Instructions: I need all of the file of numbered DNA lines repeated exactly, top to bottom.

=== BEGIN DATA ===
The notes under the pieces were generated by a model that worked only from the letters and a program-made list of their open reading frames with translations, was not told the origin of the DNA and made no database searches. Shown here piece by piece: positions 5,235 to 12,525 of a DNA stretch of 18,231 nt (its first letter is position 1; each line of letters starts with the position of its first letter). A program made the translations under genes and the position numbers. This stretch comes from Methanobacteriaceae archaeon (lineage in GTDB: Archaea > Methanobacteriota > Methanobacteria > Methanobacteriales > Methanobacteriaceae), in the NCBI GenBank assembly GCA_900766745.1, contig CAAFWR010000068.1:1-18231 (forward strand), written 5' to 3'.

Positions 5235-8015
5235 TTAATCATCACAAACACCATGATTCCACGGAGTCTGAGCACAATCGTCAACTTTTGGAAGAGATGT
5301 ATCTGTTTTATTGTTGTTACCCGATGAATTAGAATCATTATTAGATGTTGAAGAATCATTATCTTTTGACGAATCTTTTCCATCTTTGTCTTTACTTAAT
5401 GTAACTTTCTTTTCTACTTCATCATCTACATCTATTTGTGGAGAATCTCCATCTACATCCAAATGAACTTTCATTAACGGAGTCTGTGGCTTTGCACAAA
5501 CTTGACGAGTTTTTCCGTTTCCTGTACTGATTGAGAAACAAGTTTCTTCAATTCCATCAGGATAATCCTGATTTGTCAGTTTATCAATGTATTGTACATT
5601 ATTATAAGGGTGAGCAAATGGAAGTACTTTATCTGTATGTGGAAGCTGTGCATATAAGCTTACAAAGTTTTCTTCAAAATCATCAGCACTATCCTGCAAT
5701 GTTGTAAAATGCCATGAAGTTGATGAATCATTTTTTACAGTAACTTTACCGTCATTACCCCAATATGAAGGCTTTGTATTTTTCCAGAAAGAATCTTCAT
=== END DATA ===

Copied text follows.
The notes under the pieces were generated by a model that worked only from the letters and a program-made list of their open reading frames with translations, was not told the origin of the DNA and made no database searches. Shown here piece by piece: positions 5,235 to 12,525 of a DNA stretch of 18,231 nt (its first letter is position 1; each line of letters starts with the position of its first letter). A program made the translations under genes and the position numbers. This stretch comes from Methanobacteriaceae archaeon (lineage in GTDB: Archaea > Methanobacteriota > Methanobacteria > Methanobacteriales > Methanobacteriaceae), in the NCBI GenBank assembly GCA_900766745.1, contig CAAFWR010000068.1:1-18231 (forward strand), written 5' to 3'.

Positions 5235-8015
5235 TTAATCATCACAAACACCATGATTCCACGGAGTCTGAGCACAATCGTCAACTTTTGGAAGAGATGT
5301 ATCTGTTTTATTGTTGTTACCCGATGAATTAGAATCATTATTAGATGTTGAAGAATCATTATCTTTTGACGAATCTTTTCCATCTTTGTCTTTACTTAAT
5401 GTAACTTTCTTTTCTACTTCATCATCTACATCTATTTGTGGAGAATCTCCATCTACATCCAAATGAACTTTCATTAACGGAGTCTGTGGCTTTGCACAAA
5501 CTTGACGAGTTTTTCCGTTTCCTGTACTGATTGAGAAACAAGTTTCTTCAATTCCATCAGGATAATCCTGATTTGTCAGTTTATCAATGTATTGTACATT
5601 ATTATAAGGGTGAGCAAATGGAAGTACTTTATCTGTATGTGGAAGCTGTGCATATAAGCTTACAAAGTTTTCTTCAAAATCATCAGCACTATCCTGCAAT
5701 GTTGTAAAATGCCATGAAGTTGATGAATCATTTTTTACAGTAACTTTACCGTCATTACCCCAATATGAAGGCTTTGTATTTTTCCAGAAAGAATCTTCAT